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It is well documented that the most inspirational teachers have genuine passion for their chosen subject.
And so, as someone who famously talks to plants, the Prince of Wales was the ideal candidate to offer the nation’s bored, locked-down children a half-term nature lesson.
With clear enthusiasm and knowledge of his theme, he has urged young people to get outside during next week’s school holiday and explore the “wonderful things nature is doing” as spring approaches.
In conjunction with some of his charities, the Prince has set five daily challenges to encourage children and their families to pull on their wellies and engage with the natural world on their doorsteps.
From scouting for big leaves to painting stones and counting birds, he is keen for children to get outside and look closely at their local surroundings, be they in an inner city, the coast or the countryside.
“It’s at this time of year that all sorts of wonderful things start happening as nature wakes up the world from its winter sleep,” he said in a video message recorded at Highgrove last week.
“What I love to see is how each of these things depends on everything else happening – how the millions of tiny organisms in the soil make it possible for the flower to grow; how the trees become home to lots of insects and give shelter to birds as they build their nests.
“But you wouldn’t believe it, the way everything works together goes even deeper. You can see this if you look really closely at the patterns of things.”
Acknowledging the frustrations of being stuck indoors for months on end during the pandemic, the Prince, a lifelong advocate of the natural world, urged children to take a really close look at nature as it slowly changes, to note how “the same patterns occur over and over again”.
It is a project likely to be enthusiastically embraced by his own grandchildren.
The Duchess of Cambridge, in particular, has long-championed the importance of spending time outdoors and has admitted that Prince George, seven, Princess Charlotte, five, Prince Louis, two, are “dragged outside” come “rain or shine” due to its countless physical and emotional benefits.
Young participants will be encouraged to follow the hashtag #POWNatureChallenge and report their findings on social media, sending photographs of their discoveries and artistic endeavours.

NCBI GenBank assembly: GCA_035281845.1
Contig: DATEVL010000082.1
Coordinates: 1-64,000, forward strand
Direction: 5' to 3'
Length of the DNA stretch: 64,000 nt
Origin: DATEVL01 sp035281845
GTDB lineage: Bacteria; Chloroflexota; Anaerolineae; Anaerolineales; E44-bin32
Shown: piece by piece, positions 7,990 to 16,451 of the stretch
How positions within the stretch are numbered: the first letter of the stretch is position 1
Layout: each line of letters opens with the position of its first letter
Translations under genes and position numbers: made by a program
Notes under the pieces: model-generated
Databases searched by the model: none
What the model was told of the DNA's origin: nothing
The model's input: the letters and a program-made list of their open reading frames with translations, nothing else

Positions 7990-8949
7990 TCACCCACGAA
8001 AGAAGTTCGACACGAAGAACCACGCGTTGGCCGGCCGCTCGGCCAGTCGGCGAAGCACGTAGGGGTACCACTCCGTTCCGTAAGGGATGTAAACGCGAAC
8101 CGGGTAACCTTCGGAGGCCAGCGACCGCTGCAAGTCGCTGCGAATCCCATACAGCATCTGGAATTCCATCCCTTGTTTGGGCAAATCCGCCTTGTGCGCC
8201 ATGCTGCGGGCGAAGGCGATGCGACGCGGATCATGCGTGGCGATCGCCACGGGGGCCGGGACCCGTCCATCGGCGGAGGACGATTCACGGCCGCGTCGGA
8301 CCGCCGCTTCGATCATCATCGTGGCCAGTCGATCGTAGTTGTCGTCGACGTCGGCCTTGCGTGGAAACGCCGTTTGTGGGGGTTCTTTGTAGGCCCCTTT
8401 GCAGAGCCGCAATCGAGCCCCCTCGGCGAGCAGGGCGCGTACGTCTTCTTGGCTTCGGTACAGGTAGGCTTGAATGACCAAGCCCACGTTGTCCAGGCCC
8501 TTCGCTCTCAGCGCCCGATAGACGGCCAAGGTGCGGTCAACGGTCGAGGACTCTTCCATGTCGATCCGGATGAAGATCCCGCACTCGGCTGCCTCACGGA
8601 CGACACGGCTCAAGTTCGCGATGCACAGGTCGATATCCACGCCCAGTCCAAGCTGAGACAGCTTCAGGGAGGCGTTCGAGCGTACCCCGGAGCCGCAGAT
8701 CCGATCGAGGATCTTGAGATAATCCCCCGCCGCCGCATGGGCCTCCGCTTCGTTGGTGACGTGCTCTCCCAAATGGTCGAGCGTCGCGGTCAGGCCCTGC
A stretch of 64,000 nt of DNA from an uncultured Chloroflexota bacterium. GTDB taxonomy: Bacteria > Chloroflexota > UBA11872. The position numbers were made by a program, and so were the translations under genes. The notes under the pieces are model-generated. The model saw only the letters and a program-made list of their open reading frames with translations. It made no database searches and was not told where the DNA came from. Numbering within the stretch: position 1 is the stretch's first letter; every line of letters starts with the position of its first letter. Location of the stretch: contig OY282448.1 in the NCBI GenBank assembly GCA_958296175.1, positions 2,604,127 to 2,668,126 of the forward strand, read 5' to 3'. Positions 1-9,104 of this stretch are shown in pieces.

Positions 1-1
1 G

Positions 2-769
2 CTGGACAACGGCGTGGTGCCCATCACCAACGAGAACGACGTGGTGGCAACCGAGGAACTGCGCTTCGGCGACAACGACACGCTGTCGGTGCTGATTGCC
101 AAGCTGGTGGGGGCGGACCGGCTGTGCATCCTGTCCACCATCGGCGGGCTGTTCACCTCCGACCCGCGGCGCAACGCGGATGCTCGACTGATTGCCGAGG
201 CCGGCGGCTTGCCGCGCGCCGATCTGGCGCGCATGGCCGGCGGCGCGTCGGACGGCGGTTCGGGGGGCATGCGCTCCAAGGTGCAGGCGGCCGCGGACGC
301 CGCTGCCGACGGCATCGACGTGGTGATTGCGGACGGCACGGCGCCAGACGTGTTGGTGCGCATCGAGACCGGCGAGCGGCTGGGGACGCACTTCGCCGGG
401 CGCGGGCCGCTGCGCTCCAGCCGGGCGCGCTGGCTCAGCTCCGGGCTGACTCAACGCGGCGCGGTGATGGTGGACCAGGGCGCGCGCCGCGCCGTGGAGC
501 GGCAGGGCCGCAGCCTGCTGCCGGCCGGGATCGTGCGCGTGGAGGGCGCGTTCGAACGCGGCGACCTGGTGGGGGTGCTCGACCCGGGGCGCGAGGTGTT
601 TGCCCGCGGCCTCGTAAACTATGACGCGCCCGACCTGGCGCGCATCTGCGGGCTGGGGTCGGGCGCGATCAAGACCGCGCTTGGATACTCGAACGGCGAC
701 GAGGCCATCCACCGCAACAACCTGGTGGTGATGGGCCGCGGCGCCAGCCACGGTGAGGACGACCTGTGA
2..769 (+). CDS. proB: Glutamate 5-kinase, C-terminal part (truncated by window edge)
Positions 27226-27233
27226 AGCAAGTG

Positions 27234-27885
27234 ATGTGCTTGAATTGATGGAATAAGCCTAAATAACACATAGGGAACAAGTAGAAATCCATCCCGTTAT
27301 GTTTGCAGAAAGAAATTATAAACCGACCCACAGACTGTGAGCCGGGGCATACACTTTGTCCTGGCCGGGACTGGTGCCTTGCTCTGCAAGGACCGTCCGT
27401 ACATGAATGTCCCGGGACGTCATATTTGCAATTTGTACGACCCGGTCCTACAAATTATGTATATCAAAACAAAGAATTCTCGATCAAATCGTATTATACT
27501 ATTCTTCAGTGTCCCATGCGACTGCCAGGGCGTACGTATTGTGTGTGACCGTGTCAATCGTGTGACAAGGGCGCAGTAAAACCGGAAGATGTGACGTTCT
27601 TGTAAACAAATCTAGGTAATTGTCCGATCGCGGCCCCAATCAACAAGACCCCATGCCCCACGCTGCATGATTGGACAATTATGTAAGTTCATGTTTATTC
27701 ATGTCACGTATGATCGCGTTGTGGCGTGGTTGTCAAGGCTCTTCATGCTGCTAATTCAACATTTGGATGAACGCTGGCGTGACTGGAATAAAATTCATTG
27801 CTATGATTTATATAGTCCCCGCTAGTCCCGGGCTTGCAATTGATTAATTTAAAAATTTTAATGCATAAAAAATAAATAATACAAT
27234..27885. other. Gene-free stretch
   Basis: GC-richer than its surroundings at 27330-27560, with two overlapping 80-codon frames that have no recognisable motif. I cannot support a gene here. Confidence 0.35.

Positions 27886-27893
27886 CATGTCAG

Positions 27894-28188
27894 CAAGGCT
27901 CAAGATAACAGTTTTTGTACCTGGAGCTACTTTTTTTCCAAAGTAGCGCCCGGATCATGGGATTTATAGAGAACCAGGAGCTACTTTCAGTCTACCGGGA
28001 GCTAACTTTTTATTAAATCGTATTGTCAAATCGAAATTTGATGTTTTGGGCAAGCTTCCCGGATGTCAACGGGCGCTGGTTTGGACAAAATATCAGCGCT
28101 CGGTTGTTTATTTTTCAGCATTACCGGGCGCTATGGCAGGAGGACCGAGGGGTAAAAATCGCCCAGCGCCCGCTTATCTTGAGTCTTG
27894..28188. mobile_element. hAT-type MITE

A gallery of highlights will be posted on the Clarence House pages the following week.
“Whatever you do, look closely,” the Prince said.
“Notice the way nature organises everything so precisely, using the sorts of shapes I’m sure you have drawn in school with a pair of compasses – circles, spirals, five-pointed stars. I promise you, once you start looking at nature and searching for these common shapes, you will see them everywhere.
“And that’s because they are so useful to nature. The more you look at every leaf or seed or feather, you see that they have so much in common; they all work in the same way to keep life going.”
The royal mentor added: “And don’t forget that we have those patterns in us too, which is why it’s so important to spend this time looking at how nature works – it teaches us how we work too. It makes us realise that if we help nature thrive by making sure the soil is healthy, that there are trees, that there is birdsong, we thrive too.”
The daily challenges:
Plant a seed and watch it grow with Garden Organic, which promotes organic gardening and growing
Find an old egg box or rescue a pot from the recycling. Fill the pot with soil or cotton wool and scatter it with cress seeds or plant the seeds from some of the fruit or vegetables that you have eaten this week.
Draw an elephant with Elephant Family, which supports innovative solutions to human-wildlife conflict across Asia
What are the biggest leaves you can find? Can you create an elephant using the leaves as ears? Why not do a bark rubbing using a wax crayon or pencil to create some texture too.
Waterside Wednesday with the Wildfowl & Wetlands Trust, the UK’s leading wetland conservation charity
Visit your local pond, canal or seaside and count the number of different birds you can see, then try and identify them using the Trust’s identification sheets.
Make a miniature plate garden with the Royal Botanic Gardens, Kew, one of London’s four UNESCO world heritage sites and a leading force in global plant science
Make a garden scene on a plate. Use flowers, plants and other materials from your garden, the park, the fridge or even your kitchen cupboards.
Paint a paperweight with the Wildlife Trust, which aim to restore at least a third of the UK’s land and seas for Nature by 2030
Find a stone, a pebble or a shell and paint it to look like an endangered animal, insect or bird that needs protecting, such as a hedgehog or a bee, or otherwise just a creature that you love.
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